Phylogenetics And Networks for Generalised HIV Epidemics in Africa


Africa Centre

The Africa Centre for Health and Population Studies (AC) was formed in 1998 with funding from the Wellcome Trust and support from the University of KwaZulu-Natal (UKZN) and the South African Medical Research Council (MRC). The Centre’s Governance Committee is chaired by the UKZN Deputy Vice-Chancellor Research and includes other senior managers from UKZN, the South African MRC, the local community and the Wellcome Trust. The Centre is in the process of partnering with University College London.

AC is based in northern rural KwaZulu-Natal (KZN).  The study area is located near the town of Mtubatuba in uMkhanyakude and consists of approximately 90,000 Zulu-speaking people living in 11,000 homesteads in a 435 km2 demographic surveillance area. AC’s research is embedded within the population, from where we link with health care use and access.

Our setting is one of extremely high HIV prevalence and incidence; hence we move from the community to the clinical rather than the reverse, which sets us apart from programmes elsewhere which are facility-based, with catchment population surveys when required for specific purposes. The Centre’s research draws on two important structural resources: household surveillance, with extensive GIS location information; and HIV and Health surveillance nested within the Household-based demographic surveillance. 

In addition a mutually beneficial partnership exists with the local Department of Health (DoH) in the HIV Treatment and Care Programme across the Hlabisa sub-district, which since 2004 has facilitated our presence in the 17 primary health care clinics and the district hospital and allowed an expanding clinical research agenda with the establishment of clinical cohorts.

The laboratory research is based at the Nelson Mandela Medical School at the UKZN, in Durban, which is developing a state of the art genomics laboratory to explore genetic susceptibility to disease, and how pathogens such as HIV and TB are transmitted.

The research is led by Programme Directors, covering Health Systems Research, Epidemiology Research, Genomics, and Clinical Research, with other senior, mid-career and junior scientists pursuing their careers within this structure. A major strength of AC lies in the interactions between scientific disciplines and the true multi-disciplinary nature of all our research.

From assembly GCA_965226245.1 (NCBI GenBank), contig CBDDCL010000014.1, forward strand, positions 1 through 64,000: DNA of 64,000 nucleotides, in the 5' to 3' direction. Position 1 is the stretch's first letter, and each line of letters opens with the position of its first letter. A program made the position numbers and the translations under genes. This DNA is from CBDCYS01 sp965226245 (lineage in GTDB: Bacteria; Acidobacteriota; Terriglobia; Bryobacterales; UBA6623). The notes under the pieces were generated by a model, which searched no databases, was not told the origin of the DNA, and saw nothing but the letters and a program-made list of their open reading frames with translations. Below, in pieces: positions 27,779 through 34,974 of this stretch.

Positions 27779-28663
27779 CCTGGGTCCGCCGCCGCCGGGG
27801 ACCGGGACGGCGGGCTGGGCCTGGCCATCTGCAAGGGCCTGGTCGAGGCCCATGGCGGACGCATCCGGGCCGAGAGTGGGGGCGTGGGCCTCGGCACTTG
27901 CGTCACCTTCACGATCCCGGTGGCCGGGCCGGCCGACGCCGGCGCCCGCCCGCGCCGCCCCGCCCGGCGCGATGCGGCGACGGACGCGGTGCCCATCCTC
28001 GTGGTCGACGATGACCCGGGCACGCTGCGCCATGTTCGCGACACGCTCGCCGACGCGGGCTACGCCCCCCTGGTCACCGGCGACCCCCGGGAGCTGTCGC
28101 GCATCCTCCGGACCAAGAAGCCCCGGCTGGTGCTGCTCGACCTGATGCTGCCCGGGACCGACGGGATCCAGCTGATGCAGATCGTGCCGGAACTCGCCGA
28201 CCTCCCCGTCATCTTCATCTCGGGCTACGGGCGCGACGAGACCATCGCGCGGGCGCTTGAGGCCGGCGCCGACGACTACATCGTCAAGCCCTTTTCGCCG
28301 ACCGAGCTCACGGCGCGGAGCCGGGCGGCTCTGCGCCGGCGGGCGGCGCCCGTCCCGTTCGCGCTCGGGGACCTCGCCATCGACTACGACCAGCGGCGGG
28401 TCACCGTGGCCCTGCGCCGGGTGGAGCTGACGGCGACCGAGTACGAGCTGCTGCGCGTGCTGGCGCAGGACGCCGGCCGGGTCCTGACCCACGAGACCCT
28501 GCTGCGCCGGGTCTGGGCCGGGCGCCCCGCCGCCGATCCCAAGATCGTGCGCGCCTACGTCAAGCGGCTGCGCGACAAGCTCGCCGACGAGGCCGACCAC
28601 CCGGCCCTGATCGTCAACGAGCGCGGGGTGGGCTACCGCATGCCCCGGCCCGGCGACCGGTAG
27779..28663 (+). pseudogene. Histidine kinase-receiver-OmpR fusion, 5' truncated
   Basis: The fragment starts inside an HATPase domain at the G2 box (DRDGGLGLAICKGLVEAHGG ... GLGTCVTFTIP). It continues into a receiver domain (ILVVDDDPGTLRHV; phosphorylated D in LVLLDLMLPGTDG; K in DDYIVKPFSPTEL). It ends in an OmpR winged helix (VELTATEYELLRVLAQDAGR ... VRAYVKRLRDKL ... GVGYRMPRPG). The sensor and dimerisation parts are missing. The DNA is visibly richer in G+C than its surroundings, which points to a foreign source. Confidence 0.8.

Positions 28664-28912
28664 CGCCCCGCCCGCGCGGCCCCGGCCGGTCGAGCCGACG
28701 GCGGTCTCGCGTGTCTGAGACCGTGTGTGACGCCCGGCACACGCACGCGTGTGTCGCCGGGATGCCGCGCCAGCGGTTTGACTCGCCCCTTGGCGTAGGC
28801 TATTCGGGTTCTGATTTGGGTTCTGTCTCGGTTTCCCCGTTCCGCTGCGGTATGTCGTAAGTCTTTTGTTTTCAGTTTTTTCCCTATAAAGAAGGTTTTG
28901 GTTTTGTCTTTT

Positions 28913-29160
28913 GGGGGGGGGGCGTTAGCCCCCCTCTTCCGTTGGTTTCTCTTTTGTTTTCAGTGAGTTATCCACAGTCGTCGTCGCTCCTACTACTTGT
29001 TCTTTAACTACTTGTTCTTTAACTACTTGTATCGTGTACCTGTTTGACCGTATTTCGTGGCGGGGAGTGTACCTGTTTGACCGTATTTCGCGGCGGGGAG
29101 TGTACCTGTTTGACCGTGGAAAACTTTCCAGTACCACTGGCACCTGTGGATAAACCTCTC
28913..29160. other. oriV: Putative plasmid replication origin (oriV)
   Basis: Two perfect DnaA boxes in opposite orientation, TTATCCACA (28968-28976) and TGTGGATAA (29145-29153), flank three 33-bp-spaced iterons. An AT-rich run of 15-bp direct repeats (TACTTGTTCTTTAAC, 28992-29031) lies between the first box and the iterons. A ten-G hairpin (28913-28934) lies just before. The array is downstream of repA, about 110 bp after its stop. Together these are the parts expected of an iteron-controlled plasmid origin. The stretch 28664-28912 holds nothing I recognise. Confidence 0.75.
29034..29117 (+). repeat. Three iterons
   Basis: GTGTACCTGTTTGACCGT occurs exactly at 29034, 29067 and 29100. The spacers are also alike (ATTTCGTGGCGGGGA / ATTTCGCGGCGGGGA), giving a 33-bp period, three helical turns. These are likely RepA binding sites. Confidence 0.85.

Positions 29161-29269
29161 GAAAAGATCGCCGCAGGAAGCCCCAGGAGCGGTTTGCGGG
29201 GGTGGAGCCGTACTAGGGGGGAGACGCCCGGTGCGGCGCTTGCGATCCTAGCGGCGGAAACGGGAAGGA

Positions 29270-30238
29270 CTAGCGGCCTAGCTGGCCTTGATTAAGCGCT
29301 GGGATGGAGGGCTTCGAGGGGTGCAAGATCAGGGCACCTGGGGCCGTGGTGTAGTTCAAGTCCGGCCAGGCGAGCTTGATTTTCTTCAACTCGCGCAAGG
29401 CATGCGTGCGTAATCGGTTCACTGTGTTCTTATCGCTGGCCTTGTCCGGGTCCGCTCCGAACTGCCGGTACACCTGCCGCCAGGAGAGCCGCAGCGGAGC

Over the last decade, the comprehensive longitudinal data generated from the AC surveillance has  been  extensively  used  to  provide empirical evidence on the demographic and social impact  of  the  HIV  epidemic  in  a  severely  affected, rural population. The partnership between AC and the DoH in the delivery of the HIV Treatment and Care Programme has allowed the evaluation of the impact of the programme at population level and informed understanding of clinical outcomes at individual level. We are now taking this research to the next level, informed by rapidly shifting priorities for the population, and health service.

AC aims to undertake world class research in pursuit of improved health for its local population, with relevance to providing global solutions.

We aim to address three overarching questions:

1. Can HIV be eliminated from the population, and if not, why not?

2. How best to minimize morbidity and mortality from HIV related disease, including TB?

3. How best can the health service manage the epidemiological transmission to non-communicable diseases?

Our research is characterised by interdisciplinary engagement that includes social and behavioural science, health economics and systems research, as well as clinical and biological approaches. Importantly, our questions are informed by the health need of the population, and we undertake this research in close collaboration with the local, provincial and national health structures.